Stuart Freedman

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Stuart Jay Freedman
Born(1944-01-13)January 13, 1944
DiedNovember 10, 2012(2012-11-10) (aged 68)
Alma materUniversity of California, Berkeley (BS, PhD)
AwardsElected to National Academy of Sciences (2001)
Tom W. Bonner Prize in Nuclear Physics (2007)
Scientific career
Fieldsneutrino physics, nuclear physics, weak interaction physics
InstitutionsLawrence Berkeley National Laboratory, University of California, Berkeley
ThesisExperimental Test of Local Hidden-Variable Theories (1972)
Doctoral advisorEugene Commins

Stuart Jay Freedman (January 13, 1944 – November 10, 2012) was an American physicist, known for his experiment testing Bell's inequality proposed to him by John Clauser at the University of California, Berkeley as well as for his contributions to nuclear and particle physics, particularly weak interaction physics. He was a graduate of Berkeley, receiving a Bachelor of Science in 1965 and his PhD in physics in 1972 under Eugene Commins. While at Berkeley, he worked with fellow graduate student Steven Chu. He was also recipient of 2007 Tom W. Bonner Prize in Nuclear Physics.[1]

He held positions at Princeton University, Stanford University, Argonne National Laboratory, the University of Chicago, and the Lawrence Berkeley Laboratory.[2]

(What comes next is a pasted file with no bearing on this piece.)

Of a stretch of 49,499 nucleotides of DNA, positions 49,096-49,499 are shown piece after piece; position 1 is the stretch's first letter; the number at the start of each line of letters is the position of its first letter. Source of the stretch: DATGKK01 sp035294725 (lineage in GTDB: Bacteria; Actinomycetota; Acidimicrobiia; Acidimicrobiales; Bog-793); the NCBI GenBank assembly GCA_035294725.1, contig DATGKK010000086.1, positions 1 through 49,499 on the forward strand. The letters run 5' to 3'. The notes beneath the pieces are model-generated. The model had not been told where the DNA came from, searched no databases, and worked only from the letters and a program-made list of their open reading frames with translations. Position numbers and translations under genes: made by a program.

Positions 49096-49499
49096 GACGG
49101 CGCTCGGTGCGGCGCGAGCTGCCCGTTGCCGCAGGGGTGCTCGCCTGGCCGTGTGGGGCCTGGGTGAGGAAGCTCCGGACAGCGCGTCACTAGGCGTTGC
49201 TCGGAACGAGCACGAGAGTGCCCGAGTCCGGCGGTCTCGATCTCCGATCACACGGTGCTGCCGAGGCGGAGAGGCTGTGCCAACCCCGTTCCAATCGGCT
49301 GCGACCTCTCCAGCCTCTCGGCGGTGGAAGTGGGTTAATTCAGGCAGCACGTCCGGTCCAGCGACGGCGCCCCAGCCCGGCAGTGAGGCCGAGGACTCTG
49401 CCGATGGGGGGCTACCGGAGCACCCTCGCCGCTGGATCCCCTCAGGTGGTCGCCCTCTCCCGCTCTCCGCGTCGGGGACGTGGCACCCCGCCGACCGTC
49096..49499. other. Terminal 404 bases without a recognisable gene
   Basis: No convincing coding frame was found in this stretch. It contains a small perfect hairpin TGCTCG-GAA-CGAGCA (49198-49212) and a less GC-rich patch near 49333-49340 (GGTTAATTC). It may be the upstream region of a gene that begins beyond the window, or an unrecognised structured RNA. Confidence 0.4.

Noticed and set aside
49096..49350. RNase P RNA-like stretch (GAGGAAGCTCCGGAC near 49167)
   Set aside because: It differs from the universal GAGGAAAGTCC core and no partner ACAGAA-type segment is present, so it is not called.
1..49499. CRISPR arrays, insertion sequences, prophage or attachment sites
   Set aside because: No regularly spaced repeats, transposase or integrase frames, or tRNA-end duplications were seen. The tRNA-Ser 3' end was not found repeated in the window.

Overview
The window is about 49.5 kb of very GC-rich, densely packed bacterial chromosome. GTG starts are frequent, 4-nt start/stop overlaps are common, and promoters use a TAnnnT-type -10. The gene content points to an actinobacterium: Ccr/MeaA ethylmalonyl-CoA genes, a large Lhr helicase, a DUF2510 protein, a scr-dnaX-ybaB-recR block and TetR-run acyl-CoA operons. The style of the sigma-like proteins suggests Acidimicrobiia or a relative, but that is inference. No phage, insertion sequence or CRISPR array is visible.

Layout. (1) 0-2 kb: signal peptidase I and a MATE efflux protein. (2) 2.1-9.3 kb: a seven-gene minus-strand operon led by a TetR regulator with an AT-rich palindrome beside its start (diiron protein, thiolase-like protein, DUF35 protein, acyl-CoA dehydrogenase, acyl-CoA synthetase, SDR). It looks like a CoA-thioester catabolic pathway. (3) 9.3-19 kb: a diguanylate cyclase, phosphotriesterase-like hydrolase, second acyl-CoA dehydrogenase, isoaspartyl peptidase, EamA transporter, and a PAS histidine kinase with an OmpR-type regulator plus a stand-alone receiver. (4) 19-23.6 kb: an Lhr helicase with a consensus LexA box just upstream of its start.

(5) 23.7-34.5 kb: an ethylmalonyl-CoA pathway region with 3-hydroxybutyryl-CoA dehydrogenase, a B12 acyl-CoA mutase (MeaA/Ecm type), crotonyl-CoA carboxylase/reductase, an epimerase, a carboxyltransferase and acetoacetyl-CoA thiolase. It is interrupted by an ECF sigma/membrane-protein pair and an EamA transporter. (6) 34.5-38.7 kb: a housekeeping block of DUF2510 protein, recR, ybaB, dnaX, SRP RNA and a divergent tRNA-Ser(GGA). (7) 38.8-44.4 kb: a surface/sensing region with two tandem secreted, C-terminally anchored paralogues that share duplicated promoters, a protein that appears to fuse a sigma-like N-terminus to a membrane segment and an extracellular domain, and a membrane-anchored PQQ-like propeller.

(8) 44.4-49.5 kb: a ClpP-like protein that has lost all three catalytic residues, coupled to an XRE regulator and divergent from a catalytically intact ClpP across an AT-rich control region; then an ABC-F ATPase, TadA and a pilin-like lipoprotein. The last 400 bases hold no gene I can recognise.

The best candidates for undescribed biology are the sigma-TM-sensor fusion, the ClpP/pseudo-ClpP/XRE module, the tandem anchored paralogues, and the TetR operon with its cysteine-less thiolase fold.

Early life and education[edit]

Freedman was born in Los Angeles on 13 January 1944. He attended high school there before moving north to attend the University of California, Berkeley. After beginning studies as a theorist under Prof. Charles Zemach, he switched to experimental atomic physics under the guidance of Prof. Eugene Commins. Commins's students from that era included Frank Calaprice, Steven Chu, Philip Bucksbaum, and Persis Drell.


Freedman's thesis experiment [3] tested Bell's inequality, which distinguishing orthodox quantum mechanics from hidden variable theories. Following the proposal of Clauser, Horne, Shimony, and Holt,[4] Freedman formulated an inequality appropriate to the experiment he performed. That experiment agreed with the predictions of orthodox quantum mechanics and disagreed with hidden variable theories by six standard deviations. This experiment figured centrally in the Nobel Prize for Physics in 2022.[5]

From this auspicious start, Freedman carried out a series of experiments in atomic, nuclear, and particle physics testing the most fundamental theories and principles.

In a 1975 experiment with Frank Calaprice and collaborators,[6] Freedman studied the beta decay of polarized 19Ne, looking for the presence of second class weak currents, that is, currents forbidden by G-parity.

While the Higgs boson was ultimately discovered at CERN in 2012, the mass range for initial searches for the Higgs boson was completely unconstrained. A very light Higgs boson could be emitted by 4He in the 0+ excited state at 20 MeV and observed in its decay to e+e-. Freedman and collaborators found no such effect,[7] excluding Higgs masses between 3 and 14 MeV.